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MathSofiya

  • 3 years ago

Please help....Please help....Taylor series f(x)=sinx a=1 n=3 \[0.8 \le x \le 1.2\] \[sinx\approx T_3(x)=sin(1)+\frac{cos(1)}{1}(x-1)-\frac{sin(1)}{2}(x-1)^2-\frac{cos(1)}{6}(x-1)^3\] (b) Use Taylor's Inequality to estimate the accuracy of the approximation \[f(x)\approx T_n(x)\] lies in the given interval. \[\left|R_3(x)\right|\le \frac{M}{4!} {\left|x-1\right|}^4\] I'm almost there.....

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  1. MathSofiya
    • 3 years ago
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    here is an example that me and @smoothmath did http://openstudy.com/study#/updates/500af8b7e4b0549a892f4a6d

  2. SmoothMath
    • 3 years ago
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    Which part is giving you trouble?

  3. SmoothMath
    • 3 years ago
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    It looks like you made some mistakes in constructing the Taylor Series.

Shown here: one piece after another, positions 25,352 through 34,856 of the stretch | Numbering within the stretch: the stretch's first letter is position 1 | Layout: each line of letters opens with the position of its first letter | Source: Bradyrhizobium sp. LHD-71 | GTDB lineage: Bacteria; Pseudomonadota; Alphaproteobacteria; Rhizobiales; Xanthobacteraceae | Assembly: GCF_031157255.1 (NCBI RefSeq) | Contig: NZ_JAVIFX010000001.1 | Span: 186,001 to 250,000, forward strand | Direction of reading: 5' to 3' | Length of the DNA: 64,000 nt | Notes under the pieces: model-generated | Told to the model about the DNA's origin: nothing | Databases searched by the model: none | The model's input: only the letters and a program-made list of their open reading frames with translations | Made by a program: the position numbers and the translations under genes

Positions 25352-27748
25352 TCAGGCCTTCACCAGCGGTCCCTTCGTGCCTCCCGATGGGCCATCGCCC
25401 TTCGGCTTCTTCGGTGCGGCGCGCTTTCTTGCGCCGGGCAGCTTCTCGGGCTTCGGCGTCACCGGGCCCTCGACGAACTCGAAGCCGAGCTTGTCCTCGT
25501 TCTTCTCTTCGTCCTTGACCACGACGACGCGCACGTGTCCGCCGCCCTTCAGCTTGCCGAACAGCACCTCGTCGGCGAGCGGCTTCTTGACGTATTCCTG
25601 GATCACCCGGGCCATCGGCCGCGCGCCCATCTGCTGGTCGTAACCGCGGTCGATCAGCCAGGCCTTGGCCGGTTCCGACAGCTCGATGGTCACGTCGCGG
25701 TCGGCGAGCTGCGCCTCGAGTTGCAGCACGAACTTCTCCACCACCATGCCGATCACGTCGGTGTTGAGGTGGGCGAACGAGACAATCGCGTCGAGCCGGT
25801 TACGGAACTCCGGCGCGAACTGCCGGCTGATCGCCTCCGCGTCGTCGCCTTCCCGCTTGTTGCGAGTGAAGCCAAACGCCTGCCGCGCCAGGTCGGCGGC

4. MathSofiya
    • 3 years ago
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    where?

  5. MathSofiya
    • 3 years ago
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    i see it

  6. SmoothMath
    • 3 years ago
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    Kind of a lot of mistakes. Let me see you try again.

  7. SmoothMath
    • 3 years ago
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    \[\large T_3 = f(a) +\frac{f'(a)}{1!}*(x-a) + \frac{f''(a)}{2!}*(x-a)^2 + \frac{f'''(a)}{3!}*(x-a)^3\]

  8. MathSofiya
    • 3 years ago
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    I fixed it

  9. SmoothMath
    • 3 years ago
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    That's just by the definition of the Taylor series.

  10. SmoothMath
    • 3 years ago
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    Much better =)

  11. SmoothMath
    • 3 years ago
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    Okay, that's the first part. Now for the second part, we need to get M.

  12. MathSofiya
    • 3 years ago
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    \[f^4(x)=sinx\le M\]

  13. MathSofiya
    • 3 years ago
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    \[\left|R_3(x)\right|\le \frac{sinx}{4!} {\left|x-1\right|}^4\] shoot me

  14. SmoothMath
    • 3 years ago
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    Hold on. We need to get an actual value of M. Remember how we get that?

  15. MathSofiya
    • 3 years ago